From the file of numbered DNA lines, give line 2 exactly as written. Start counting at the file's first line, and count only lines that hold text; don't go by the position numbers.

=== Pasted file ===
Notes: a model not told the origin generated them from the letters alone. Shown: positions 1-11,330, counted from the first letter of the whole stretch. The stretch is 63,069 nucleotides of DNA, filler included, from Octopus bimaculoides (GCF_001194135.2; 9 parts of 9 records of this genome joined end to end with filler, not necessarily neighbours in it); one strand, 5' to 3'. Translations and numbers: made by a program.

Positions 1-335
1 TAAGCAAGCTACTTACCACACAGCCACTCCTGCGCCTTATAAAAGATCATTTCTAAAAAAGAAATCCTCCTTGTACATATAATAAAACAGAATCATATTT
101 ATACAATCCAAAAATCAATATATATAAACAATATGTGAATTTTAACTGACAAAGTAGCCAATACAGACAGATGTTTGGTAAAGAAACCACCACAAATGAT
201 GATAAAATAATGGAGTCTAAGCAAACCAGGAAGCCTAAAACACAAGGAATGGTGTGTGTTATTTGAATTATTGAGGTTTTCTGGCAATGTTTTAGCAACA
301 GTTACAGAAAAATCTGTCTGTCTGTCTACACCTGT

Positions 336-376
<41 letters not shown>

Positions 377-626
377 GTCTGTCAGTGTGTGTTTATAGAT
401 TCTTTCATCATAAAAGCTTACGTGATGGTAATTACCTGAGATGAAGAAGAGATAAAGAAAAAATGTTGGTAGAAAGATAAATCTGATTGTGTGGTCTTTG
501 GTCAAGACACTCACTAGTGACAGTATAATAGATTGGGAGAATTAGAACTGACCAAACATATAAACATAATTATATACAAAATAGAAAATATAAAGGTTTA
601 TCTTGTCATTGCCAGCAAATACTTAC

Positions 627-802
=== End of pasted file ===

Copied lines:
Positions 1-335